McHenry’s WU career a success

Ben Fitch

Coach Ron McHenry owns his decade of coaching women’s basketball with an 83 percent win record.

McHenry said, resoundingly, that he loves to play basketball.

“I enjoyed watching the game, but back when we didn’t have as many games to watch,” he said.

The McLouth native started for the Ichabods during the 1983-84 season for coach Bob Chipman. Playing a three, typically, McHenry said he played opposite wherever the stars were. He graduated with a bachelor’s degree in communications and received a master’s degree in sports administration from Wichita State University in 1987. Since then, McHenry has been appointed as the Topeka Sizzlers’ interim head coach and served on the men’s coaching staff for 11 years, during which he had a hand in 243 wins.

“(Coaching) wasn’t something I was going to do until I got around some good coaches,” he said.

McHenry said that at the time he was young and married, so coaching came as a big decision when he went to coach the Sizzlers. Prior to, his coaching experience came from a role as the assistant coach for the Perry High School boys’ team in 1986. Now, as head coach for the Lady Blues, McHenry has led the team to five MIAA regular season championships, and five postseason tournament titles.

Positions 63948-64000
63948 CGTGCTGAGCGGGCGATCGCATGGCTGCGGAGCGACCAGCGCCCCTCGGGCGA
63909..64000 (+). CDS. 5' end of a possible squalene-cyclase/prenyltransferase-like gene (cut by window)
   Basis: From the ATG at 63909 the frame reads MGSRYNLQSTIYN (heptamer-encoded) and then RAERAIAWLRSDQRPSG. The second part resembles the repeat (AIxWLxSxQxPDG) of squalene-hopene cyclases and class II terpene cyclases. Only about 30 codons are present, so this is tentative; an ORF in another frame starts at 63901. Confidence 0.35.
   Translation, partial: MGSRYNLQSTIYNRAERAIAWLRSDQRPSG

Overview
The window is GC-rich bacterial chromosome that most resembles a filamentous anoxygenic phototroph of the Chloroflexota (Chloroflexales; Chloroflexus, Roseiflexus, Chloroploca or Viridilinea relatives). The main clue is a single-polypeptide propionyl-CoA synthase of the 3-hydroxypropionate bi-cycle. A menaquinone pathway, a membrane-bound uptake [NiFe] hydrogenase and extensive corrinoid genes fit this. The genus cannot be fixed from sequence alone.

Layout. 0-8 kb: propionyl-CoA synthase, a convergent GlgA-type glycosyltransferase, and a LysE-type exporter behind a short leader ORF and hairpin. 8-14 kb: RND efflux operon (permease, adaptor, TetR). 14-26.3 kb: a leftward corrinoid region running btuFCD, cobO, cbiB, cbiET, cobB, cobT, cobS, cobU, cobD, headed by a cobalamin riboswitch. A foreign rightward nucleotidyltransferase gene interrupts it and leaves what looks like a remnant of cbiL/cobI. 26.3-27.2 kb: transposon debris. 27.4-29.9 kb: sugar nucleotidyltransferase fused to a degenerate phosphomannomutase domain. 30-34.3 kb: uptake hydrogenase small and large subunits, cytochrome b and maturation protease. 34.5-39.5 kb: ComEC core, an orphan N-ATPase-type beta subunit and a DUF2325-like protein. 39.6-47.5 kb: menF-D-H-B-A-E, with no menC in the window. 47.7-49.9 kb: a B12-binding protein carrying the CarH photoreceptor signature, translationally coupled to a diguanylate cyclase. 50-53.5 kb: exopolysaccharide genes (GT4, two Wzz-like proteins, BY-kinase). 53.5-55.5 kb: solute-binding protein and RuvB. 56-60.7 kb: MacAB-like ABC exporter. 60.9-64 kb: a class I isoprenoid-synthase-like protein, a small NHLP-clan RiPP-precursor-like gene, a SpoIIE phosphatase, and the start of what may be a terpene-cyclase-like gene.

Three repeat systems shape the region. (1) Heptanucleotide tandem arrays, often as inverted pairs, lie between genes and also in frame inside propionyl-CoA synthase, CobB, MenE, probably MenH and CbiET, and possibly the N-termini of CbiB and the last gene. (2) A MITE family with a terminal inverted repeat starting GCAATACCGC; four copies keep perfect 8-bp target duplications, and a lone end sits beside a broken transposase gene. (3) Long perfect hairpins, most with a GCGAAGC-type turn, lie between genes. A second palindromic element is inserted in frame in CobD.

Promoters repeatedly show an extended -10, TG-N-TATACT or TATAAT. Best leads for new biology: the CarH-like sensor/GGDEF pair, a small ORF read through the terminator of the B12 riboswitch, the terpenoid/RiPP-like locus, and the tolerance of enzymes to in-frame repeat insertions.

“We have been ranked nationally for a long time,” McHenry said, “if you are successful in this league then you can be successful anywhere. The league is very strong.”

McHenry said he gives credit to administration for funding women’s basketball even when facing a tight budget.

“Fully funded scholarships attract great players,” he said.

Or, for example, the post league tournament in downtown Kansas City is annually funded, and McHenry said he thinks it is great for the team.

As for coaching style, McHenry holds to the theory that defense wins games.

“We love to run but we run after steals,” he said. “I like players to play a certain way and look a certain way. But fortunately, in women’s basketball, players are sponges in a way.

They begin to take on the image of the coach, and you can convince them what good playing time is.”